This is a general call for advice. I need to dial in my systems for what I buy and how I eat while touring. It’s all well and good to live on Snicker’s bars (they really do satisfy at certain times), Ramen and Pop Tarts while touring for a few months, but I may be out here for quite a while longer, and need to learn how to solve the puzzle of eating, or at least improve my current approach.
Whatever I buy and cook must meet the following parameters:
— Extremely cheap
— Extremely high in calories for it’s size and especially weight
— Very simple/easy preparation
— Available in smaller towns with little selection.
— As healthy as possible
So given these constraints, I’m opening the feedback box and taking in whatever ideas you all have. And to avoid reinventing the wheel, here’s what I’ve got so far by meal type:
Breakfast: I typically buy a box of maple syrup oatmeal packets and cook 2-3 each morning. I use a little extra water and make coffee with pre-packaged Folger’s Crystals servings (ghetto Via for those Starbucks fans). If I’m near a Safeway at breakfast time, they make a great sausage breakfast burrito for $3 which has eggs and meat, good protein source, or go out to breakfast once in a while if I can restrain myself. If I can get to an outdoor store, I’ll buy Mountain House freeze dried breakfasts which typically cost about $5-7 (pricey) but are a good ultralight break from oatmeal when out of towns.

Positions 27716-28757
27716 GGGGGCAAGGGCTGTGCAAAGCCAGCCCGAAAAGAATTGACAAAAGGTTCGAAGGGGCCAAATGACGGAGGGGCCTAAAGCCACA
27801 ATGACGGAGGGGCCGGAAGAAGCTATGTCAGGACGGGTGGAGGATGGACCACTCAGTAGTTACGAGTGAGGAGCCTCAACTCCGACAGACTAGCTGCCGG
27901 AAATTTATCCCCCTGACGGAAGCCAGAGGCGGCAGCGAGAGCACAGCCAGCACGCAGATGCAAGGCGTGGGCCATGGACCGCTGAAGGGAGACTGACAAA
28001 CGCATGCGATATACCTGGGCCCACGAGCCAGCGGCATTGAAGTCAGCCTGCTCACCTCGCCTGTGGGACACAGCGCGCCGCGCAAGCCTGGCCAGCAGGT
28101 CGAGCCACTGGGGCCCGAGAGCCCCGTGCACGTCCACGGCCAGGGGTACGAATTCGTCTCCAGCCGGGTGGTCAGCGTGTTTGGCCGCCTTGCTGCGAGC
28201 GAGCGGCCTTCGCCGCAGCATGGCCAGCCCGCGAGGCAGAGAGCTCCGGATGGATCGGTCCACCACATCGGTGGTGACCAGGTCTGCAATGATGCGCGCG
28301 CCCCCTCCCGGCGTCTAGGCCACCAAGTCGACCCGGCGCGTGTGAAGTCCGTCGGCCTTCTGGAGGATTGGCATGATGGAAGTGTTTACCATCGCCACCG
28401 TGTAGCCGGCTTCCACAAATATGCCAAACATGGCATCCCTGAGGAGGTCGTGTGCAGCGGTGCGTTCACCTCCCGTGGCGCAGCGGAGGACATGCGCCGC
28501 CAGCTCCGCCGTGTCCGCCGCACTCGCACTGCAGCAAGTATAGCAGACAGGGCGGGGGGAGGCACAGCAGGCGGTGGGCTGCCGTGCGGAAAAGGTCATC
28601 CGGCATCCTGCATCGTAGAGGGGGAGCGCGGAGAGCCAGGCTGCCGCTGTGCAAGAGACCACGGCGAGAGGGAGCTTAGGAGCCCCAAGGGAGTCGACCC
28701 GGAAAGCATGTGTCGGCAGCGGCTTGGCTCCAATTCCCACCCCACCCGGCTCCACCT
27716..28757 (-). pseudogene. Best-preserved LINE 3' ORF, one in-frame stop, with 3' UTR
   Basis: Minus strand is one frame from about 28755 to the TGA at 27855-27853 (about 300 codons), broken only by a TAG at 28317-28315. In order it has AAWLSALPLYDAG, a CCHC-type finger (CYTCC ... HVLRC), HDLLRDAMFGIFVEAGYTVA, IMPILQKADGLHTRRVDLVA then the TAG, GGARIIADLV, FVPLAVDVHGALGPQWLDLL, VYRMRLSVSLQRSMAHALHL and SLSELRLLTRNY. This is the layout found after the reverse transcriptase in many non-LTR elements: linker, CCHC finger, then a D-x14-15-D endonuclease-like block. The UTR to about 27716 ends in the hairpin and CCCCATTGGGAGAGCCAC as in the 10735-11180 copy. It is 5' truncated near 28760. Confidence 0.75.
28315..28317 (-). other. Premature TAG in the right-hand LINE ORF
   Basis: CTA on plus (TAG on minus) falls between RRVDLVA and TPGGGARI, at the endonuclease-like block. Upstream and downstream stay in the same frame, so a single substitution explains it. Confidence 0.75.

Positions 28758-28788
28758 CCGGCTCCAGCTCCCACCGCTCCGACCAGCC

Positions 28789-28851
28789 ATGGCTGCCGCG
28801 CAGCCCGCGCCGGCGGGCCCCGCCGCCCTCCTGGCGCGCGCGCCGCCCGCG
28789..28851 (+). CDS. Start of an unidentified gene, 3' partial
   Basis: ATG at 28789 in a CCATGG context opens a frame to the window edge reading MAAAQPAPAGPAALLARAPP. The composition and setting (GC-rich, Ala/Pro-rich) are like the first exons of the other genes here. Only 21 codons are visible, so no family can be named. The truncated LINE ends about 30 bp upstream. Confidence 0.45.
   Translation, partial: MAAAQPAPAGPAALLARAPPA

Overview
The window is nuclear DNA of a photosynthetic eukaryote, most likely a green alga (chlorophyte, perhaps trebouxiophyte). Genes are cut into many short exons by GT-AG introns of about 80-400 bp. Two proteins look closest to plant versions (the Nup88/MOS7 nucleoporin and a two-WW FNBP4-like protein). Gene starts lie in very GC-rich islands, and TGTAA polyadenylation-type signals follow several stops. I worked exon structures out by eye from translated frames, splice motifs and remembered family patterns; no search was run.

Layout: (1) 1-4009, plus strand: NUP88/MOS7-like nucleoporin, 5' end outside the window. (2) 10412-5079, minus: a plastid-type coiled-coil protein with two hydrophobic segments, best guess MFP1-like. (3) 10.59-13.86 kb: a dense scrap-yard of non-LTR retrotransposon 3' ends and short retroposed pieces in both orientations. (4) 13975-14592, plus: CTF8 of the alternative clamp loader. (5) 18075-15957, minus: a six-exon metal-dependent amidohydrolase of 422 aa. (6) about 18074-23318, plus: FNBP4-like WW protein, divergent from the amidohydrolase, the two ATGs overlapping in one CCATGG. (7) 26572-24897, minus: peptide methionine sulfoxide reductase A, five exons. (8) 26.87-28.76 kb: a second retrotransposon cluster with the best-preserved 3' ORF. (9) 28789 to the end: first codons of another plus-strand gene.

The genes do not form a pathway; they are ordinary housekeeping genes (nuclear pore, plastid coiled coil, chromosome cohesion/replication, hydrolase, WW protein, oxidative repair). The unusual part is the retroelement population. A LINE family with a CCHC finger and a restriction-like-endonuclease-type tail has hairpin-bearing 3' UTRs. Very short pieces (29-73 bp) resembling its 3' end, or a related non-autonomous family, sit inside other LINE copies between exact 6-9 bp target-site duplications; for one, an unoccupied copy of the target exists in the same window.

Lunch: This is a toughie. I have an attitude that lunch should not be cooked as getting the stove fired up mid-day feels cumbersome. I often will carry a package of tortillas and either a block of cheese with a roll of salami for wraps, or plastic jars of PB and J. All this is quite heavy to carry food for more than a few days, so I could really use some improvements here.
Dinner: My staples are Ramen noodles, Idahoan packages of powdered mashed potatoes, tasty sides packages of noodle dishes (adding albacore tuna to them for protein when possible), and of course Mountain House freeze dried dinners (again, pricey but good).
Snacks: This is embarrassing, but I am so far reliant on a lot of cheap candies because of their high caloric value to low price and low weight. If I could get Clif to send me 1 box of bars at a time (can’t carry more) I would, but they can’t do that! When available, I will buy trail mix with almonds, raisins, and chocolate. I’m also a big fan of Pop-Tarts as snacks for some reason. The point here is to have something that is refreshing, gives a small burst of energy, and something I can eat a little of throughout the day.
The trick here is highest calories and healthiness, lowest cost and weight. I need to eat about 5000 or more calories a day to keep up with what I’m burning on this behemoth of a bike and the distances I’m riding. Not an easy task I tell you!
So tell me: What do YOU eat when you go for long backpacking trips, bike tours, or other trips when you only have access to a tiny stove (limited fuel) and are trying to save cash??